The loose adsorption coverage, a ratio of the area covered by loosely adsorbed particles to the total electrode area, was expressed in terms of the concentration of suspended particles using the classical Langmuir adsorption isotherm. For the strong adsorption rate, the volume of particles strongly adsorbed was given by a Tafel-type exponential relationship at high over potentials that depended on kinetic constants. The volume of metal electrodeposited was obtained by Faraday’s law. Thus, the volume fraction of incorporated particles was then formulated as a function of the bulk concentration and the electrode over potential. From this model the volume fraction of incorporated particles, α′, can be mathematically expressed by:

α1 α= zFρmV0Mmi0e(BA)K CP,b1+KCp,b

where Mm is the atomic weight, ρ m is and the density of electrodeposited metal respectively, i0 the exchanging current density, z the valence of the electrodeposited metal, F the Faraday constant, η the electrode reaction over potential, C p, b the particle concentration in the bulk electrolyte. k is the Langmuir isotherm constant, which is mainly determined by the intensity of interaction between particles and cathode. The parameters V0 and B are related to particle deposition, and they play a symmetrical role with the parameters. In addition, i0 and A are related to metal deposition.

In 1987, in order to overcome the shortcoming in the Guglielmi’s model Celis et al. [28] proposed another model. The model consists of five consecutive steps:

  • The particles are surrounded by ionic clouds;

  • Convection towards the cathode surface;

  • Diffusion through the hydrodynamic boundary layer;

  • Diffusion through the concentration boundary layer;

  • Adsorption of particles at the cathode and particles are entrapped within the metal deposit by the reduction of the ionic cloud.

In Celis model, an equation relating weight of particle (Wp), with the weight increase per unit time and surface area (∆Wp) due to particle incorporation. The weight fraction of particles embedded in percentage is;

ΔWPΔWm+ ΔWp x 100 

One of the limitations of this model is that the data needed for probability coefficient are not available [29].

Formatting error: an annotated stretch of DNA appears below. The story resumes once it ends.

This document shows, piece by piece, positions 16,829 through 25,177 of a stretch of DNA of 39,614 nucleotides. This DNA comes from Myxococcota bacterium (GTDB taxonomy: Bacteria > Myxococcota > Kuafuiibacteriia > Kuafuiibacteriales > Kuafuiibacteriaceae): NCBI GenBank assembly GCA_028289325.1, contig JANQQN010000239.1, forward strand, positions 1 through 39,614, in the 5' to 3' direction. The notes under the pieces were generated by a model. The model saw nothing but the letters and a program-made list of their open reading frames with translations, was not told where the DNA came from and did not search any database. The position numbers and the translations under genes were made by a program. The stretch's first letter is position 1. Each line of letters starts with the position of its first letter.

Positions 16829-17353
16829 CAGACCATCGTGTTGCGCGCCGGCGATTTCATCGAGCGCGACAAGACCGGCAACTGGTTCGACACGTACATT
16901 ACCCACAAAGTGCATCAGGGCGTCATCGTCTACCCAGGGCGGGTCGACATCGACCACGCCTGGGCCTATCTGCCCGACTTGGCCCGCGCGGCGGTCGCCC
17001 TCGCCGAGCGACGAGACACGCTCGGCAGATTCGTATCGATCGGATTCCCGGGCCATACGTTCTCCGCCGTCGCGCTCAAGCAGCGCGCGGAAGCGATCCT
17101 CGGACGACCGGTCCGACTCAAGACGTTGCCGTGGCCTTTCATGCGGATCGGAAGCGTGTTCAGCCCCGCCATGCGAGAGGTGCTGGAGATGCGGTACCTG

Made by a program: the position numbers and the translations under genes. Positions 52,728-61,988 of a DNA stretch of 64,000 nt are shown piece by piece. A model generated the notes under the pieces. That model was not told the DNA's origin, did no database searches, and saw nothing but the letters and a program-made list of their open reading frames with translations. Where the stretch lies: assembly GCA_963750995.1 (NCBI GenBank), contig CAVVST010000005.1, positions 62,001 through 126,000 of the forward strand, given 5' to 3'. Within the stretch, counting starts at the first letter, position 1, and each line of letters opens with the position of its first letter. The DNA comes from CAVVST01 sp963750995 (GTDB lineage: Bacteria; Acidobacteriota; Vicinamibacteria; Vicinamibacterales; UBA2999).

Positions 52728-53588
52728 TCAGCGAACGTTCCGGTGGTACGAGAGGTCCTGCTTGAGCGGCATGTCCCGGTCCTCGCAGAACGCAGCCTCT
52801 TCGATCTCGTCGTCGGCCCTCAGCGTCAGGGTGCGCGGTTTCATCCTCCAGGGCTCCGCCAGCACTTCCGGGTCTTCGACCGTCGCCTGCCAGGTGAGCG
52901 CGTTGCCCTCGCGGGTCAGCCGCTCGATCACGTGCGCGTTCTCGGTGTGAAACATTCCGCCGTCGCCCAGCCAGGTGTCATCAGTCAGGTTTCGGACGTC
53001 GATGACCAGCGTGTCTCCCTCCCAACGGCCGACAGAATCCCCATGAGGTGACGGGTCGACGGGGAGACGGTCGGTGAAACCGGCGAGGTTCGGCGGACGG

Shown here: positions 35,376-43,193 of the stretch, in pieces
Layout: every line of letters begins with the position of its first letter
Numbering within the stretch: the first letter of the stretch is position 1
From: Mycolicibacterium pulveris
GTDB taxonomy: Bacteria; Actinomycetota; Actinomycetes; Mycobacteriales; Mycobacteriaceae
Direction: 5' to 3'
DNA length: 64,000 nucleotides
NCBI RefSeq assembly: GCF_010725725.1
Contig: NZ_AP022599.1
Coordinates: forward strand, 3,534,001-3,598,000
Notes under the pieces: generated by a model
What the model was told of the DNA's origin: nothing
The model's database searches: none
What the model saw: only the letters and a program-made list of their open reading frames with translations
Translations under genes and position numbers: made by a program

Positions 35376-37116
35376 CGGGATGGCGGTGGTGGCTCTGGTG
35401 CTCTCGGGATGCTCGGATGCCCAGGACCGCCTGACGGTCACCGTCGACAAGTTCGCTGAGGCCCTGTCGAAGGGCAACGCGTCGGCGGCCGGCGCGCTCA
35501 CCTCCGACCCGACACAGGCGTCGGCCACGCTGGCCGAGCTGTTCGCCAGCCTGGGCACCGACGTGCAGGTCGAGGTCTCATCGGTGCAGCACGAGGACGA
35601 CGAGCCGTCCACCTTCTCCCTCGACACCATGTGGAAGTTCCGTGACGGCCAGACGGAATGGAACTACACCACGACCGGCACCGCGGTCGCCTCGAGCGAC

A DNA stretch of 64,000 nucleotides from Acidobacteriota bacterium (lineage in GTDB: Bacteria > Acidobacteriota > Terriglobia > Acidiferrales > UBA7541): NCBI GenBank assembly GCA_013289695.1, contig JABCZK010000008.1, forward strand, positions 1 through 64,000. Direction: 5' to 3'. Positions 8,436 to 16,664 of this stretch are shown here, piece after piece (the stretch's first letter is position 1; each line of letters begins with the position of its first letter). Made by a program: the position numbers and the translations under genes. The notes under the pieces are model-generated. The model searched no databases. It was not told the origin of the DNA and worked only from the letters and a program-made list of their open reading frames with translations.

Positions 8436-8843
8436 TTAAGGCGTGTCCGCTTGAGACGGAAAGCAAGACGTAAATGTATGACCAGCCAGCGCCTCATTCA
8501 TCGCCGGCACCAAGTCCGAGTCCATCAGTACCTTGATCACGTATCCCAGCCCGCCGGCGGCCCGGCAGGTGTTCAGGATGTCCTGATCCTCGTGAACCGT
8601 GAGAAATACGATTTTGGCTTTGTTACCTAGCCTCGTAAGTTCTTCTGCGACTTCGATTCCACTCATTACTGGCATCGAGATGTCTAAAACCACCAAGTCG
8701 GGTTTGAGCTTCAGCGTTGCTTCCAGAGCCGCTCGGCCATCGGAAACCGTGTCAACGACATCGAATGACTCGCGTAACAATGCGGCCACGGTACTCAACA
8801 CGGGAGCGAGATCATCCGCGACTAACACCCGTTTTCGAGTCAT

In 1995, a theoretical model was proposed by Fransaer et al. [30] to describe the variations in the flow of current to disk electrodes caused by a finite number of spherical and probate particles. They developed a boundary collocation method to calculate the resistance variations and the influence on current in the presence of particles and in their absence. The increase in resistance to the flow of particles was measured as a function of the diameter of the particle. The resistance is increased by larger particles to a greater degree than smaller particles. The primary current distribution around a particle was plotted as a function of the aspect ratio of the particle. The position of the particle was also determined, from its influence on the current as it flows past the electrode.

2.2. Models including the hydrodynamics of fluids

In 1974 Foster and Kariapper et al. [31] performed adsorption studies on composite coatings. They proposed that if the particles in suspension acquire a positive surface charge, they could be incorporated into the metal film by electrostatic attraction. Their model is based on the following expression;

dVpdt= N*hCv1+hCv 

where Vp is the volume fraction of the particles in the deposit, N* is the number of collisions of particles suitable for the co-deposition per second and Cv is volume percent of particles in the plating bath (%).

The parameter h was related to several parameters given by the following expression;

h=h*(qΔE+L i2ab) 

where h* is a constant, q is the charge density on a particle, ΔE  is the potential field at the cathode, I is the current density, L is the bond strength of the metal/particle per surface area, a is related to the shape and b depends on agitation.

In 1987, Valdes et al [32] reported a model for co-deposition on a rotating ring disk electrode (RRDE). The equation of continuity based on differential mass balance was chosen as a starting point where different mass transport processes (Brownian diffusion and convection) for particles have been considered. According to this model, the electrochemical rate of particle deposition can be written as;

rp=K0(CSP)n[exp(αZFRT)ηa  exp(1αZFRT)ηa] 

Where K0 is an electrochemical rate constant which depends on CSP, the concentration of electroactive species (metal cations) adsorbed on the surface of the particels, n is valance and ηa is the activation overpotential.

In 1992, Fransaer et al. [33] proposed a trajectory model suggested for particle co-deposition on a rotating disk electrode (RDE). This particle is based on particles larger than 1 micrometer in size. In this model, Navier-Stocks equation for RDE was resolved by using Taylor expansion. The velocity of the particle that can reach towards the cathode is;

dzpdt= ap2vstagFstagn'F' Fext6πapF'

Where Fext is the external force at any instant along the particle, Fstagn' is the force propelling the particle towards the electrode, F' is the resistance force felt by the particle while it is moving perpendicular towards electrode, ap is the particle radius.

In 2000, according to the model of Vereecken et al. [34], the particles kinetics and residence time at the electrode surface have been considered. Convective-diffusion controls the transport of particles to the surface. The influence of particle gravitational force and hydrodynamics is accounted for various current densities. It is valid only when the particle size is smaller than the diffusion layer thickness. In their model they used Fick's first law and diffusion layer thickness. By combining both they got;